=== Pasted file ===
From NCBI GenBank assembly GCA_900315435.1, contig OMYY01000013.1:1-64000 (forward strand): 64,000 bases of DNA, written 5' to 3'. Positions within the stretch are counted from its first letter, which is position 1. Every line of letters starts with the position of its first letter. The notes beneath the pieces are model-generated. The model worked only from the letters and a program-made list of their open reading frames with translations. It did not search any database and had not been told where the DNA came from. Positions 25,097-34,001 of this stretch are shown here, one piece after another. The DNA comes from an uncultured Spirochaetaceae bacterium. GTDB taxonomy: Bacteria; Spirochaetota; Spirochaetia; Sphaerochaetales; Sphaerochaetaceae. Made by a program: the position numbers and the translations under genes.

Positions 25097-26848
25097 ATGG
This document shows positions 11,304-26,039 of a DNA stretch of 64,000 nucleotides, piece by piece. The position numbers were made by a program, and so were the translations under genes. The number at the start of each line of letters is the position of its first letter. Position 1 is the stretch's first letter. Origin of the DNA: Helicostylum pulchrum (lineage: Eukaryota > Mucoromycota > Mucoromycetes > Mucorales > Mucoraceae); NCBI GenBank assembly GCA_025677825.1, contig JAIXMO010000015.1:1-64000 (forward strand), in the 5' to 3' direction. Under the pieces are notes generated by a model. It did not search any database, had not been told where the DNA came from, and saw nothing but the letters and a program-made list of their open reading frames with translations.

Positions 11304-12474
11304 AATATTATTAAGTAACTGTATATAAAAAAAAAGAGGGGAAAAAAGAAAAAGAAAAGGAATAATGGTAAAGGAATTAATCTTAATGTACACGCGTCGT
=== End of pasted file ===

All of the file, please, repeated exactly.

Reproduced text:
From NCBI GenBank assembly GCA_900315435.1, contig OMYY01000013.1:1-64000 (forward strand): 64,000 bases of DNA, written 5' to 3'. Positions within the stretch are counted from its first letter, which is position 1. Every line of letters starts with the position of its first letter. The notes beneath the pieces are model-generated. The model worked only from the letters and a program-made list of their open reading frames with translations. It did not search any database and had not been told where the DNA came from. Positions 25,097-34,001 of this stretch are shown here, one piece after another. The DNA comes from an uncultured Spirochaetaceae bacterium. GTDB taxonomy: Bacteria; Spirochaetota; Spirochaetia; Sphaerochaetales; Sphaerochaetaceae. Made by a program: the position numbers and the translations under genes.

Positions 25097-26848
25097 ATGG
This document shows positions 11,304-26,039 of a DNA stretch of 64,000 nucleotides, piece by piece. The position numbers were made by a program, and so were the translations under genes. The number at the start of each line of letters is the position of its first letter. Position 1 is the stretch's first letter. Origin of the DNA: Helicostylum pulchrum (lineage: Eukaryota > Mucoromycota > Mucoromycetes > Mucorales > Mucoraceae); NCBI GenBank assembly GCA_025677825.1, contig JAIXMO010000015.1:1-64000 (forward strand), in the 5' to 3' direction. Under the pieces are notes generated by a model. It did not search any database, had not been told where the DNA came from, and saw nothing but the letters and a program-made list of their open reading frames with translations.

Positions 11304-12474
11304 AATATTATTAAGTAACTGTATATAAAAAAAAAGAGGGGAAAAAAGAAAAAGAAAAGGAATAATGGTAAAGGAATTAATCTTAATGTACACGCGTCGT